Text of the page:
What qualities, abilities and experience are you all looking for? 

Clearly, a depth and a breadth of educational experience in higher education. I’m trying to think back to, and you can see in the profile, try to think back to some of the specifics. There are things that are tangible, and they’re things that are intangible, right? So I would say deep understanding, a willingness to listen. Lots of people said they were looking for someone who would collaborate. Someone with warmth. That’s probably implicit in some of those other qualities, right? So a high appreciation for what makes Sewanee different from other places.  Whether it’s the domain or it’s an Episcopal identity, or whether it’s sort of you know, a lot of universities, I’m sure you have friends who go to other colleges and universities. Students don’t kind of all live together for four years. You might live on campus their freshman year and then they are headed off to apartments and things become very fractured, relationship-wise, or they go to live in Greek houses. And they become very kind of particular that way. I think Sewanee was very unique in that sort of continued expansion of community over four years by where you live and what your affiliations are. I think that’s a pretty unique thing. I think, by how important it was to keep students on campus and in classrooms and all of that. I think each Vice Chancellor has kind of made (their) mark on this place; you can contribute something lasting. Someone who feels like that’s what they want. They want to contribute to the soil.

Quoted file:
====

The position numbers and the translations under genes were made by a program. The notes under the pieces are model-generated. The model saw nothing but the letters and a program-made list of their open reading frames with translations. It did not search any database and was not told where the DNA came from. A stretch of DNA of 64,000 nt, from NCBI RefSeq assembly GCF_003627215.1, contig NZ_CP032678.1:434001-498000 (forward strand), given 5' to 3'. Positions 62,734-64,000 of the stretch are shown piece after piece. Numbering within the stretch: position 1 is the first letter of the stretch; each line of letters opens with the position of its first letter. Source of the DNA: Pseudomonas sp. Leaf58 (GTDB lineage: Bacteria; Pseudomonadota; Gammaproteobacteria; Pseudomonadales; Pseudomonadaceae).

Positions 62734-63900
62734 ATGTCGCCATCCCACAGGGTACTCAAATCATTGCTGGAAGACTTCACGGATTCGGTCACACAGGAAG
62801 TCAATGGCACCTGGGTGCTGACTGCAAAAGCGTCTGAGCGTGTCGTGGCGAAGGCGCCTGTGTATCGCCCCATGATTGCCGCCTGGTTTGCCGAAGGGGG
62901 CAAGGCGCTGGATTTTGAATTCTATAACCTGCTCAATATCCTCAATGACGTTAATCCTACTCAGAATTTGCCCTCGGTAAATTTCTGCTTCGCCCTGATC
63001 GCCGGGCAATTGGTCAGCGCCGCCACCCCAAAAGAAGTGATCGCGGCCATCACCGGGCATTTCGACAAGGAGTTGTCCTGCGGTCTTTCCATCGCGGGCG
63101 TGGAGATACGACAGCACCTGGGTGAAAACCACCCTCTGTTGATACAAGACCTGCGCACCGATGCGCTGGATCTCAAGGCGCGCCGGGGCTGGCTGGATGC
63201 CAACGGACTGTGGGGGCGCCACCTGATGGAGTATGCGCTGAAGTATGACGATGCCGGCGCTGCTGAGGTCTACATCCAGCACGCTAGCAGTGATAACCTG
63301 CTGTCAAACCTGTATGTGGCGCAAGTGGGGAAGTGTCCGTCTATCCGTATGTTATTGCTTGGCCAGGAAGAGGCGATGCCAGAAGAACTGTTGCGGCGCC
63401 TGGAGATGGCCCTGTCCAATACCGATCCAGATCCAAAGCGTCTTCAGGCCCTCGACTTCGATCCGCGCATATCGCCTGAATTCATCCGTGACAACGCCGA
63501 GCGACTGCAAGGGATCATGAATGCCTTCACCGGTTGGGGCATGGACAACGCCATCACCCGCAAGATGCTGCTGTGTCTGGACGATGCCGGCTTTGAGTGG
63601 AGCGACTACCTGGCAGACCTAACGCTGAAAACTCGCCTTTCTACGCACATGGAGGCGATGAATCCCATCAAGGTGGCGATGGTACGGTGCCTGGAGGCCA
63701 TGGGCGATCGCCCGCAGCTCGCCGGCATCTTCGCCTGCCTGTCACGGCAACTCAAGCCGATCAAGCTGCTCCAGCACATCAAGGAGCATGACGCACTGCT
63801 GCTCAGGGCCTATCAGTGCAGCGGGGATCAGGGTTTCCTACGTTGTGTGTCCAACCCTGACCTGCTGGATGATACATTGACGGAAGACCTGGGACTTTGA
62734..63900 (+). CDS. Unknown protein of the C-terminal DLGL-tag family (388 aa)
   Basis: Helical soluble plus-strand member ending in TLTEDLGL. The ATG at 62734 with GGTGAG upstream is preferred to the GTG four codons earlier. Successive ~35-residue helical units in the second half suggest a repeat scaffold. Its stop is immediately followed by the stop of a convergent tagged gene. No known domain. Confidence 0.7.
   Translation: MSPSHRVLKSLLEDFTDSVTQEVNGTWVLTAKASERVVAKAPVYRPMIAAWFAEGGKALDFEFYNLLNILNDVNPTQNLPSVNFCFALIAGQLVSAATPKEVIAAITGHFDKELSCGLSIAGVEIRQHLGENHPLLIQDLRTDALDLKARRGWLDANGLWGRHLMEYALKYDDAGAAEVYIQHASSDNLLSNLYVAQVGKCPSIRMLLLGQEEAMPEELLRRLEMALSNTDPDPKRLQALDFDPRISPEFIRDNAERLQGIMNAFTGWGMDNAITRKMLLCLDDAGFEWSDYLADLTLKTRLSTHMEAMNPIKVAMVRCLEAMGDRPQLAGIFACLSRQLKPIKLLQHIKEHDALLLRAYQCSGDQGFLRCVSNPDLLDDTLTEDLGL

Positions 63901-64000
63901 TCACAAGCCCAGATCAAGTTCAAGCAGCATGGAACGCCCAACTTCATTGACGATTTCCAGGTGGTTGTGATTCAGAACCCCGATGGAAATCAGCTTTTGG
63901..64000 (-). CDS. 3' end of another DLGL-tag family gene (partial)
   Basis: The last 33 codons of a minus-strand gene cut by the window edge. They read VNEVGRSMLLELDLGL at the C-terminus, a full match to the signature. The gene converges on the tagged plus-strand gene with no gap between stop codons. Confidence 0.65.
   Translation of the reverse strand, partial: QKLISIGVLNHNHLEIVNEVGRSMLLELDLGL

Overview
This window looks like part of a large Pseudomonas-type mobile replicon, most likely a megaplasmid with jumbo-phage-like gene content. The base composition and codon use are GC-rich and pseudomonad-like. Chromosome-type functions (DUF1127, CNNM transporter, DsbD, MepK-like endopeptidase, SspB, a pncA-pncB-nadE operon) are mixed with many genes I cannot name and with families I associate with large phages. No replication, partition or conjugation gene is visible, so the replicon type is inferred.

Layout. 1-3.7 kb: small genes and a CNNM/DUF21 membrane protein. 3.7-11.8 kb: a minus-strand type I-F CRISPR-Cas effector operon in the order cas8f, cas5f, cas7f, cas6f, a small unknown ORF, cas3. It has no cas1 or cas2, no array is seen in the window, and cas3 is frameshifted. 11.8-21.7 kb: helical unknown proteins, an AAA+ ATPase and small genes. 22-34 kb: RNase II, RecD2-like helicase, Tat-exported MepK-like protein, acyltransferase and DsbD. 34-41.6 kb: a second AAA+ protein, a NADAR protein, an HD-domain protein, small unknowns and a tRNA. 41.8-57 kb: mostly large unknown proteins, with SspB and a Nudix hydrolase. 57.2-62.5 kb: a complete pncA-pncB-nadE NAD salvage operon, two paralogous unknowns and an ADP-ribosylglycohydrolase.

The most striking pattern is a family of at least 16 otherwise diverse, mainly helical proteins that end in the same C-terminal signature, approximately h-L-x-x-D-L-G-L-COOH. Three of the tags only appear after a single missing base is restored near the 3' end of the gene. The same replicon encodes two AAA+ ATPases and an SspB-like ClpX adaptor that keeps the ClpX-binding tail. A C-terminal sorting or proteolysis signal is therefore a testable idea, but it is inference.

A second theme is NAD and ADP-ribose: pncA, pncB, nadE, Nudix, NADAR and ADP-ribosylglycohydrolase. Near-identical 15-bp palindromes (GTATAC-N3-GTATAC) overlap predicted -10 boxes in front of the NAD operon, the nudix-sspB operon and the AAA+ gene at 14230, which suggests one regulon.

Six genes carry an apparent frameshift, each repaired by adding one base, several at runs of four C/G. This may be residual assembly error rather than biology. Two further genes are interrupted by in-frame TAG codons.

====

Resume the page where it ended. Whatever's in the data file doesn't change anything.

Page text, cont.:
What are the key priorities for the next Vice-Chancellor?